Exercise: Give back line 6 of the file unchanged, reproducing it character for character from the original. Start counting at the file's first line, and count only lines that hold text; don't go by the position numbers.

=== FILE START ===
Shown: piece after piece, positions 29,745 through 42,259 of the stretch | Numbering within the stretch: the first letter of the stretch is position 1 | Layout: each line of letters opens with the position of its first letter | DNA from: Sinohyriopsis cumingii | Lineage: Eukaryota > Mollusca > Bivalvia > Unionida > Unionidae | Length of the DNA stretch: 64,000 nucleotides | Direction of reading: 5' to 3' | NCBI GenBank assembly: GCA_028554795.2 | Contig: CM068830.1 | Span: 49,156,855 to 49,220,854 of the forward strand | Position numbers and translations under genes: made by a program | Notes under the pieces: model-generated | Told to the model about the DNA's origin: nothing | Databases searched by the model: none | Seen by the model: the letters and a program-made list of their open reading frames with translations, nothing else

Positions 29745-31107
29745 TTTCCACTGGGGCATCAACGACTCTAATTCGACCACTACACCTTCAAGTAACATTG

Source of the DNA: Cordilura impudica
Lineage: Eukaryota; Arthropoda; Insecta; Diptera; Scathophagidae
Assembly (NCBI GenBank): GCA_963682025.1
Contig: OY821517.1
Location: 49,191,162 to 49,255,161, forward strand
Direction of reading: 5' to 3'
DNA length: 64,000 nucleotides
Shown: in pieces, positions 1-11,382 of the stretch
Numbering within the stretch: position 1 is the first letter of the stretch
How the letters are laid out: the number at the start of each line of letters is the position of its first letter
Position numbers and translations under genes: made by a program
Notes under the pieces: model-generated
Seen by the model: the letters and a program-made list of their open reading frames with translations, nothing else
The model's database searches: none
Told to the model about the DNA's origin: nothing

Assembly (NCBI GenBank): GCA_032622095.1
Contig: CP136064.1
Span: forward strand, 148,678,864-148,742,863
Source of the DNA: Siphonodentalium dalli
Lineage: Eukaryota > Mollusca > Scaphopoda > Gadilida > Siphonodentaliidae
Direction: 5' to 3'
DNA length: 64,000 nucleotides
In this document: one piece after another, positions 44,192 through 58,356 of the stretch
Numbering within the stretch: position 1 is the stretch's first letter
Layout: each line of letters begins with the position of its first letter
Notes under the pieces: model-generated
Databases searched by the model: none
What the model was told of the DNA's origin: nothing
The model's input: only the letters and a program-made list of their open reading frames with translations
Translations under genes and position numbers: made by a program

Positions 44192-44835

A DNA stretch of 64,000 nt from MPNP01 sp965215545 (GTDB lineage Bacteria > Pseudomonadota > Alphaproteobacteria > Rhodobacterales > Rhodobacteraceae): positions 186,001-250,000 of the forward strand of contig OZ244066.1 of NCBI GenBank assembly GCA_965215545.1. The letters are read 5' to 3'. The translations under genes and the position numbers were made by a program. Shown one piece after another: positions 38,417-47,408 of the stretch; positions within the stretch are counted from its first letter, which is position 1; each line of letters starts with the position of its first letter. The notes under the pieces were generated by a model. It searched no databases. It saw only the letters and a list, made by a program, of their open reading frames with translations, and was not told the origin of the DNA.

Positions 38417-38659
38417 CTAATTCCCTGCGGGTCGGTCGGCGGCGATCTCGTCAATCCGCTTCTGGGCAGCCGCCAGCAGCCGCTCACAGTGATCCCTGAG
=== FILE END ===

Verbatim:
Assembly (NCBI GenBank): GCA_963682025.1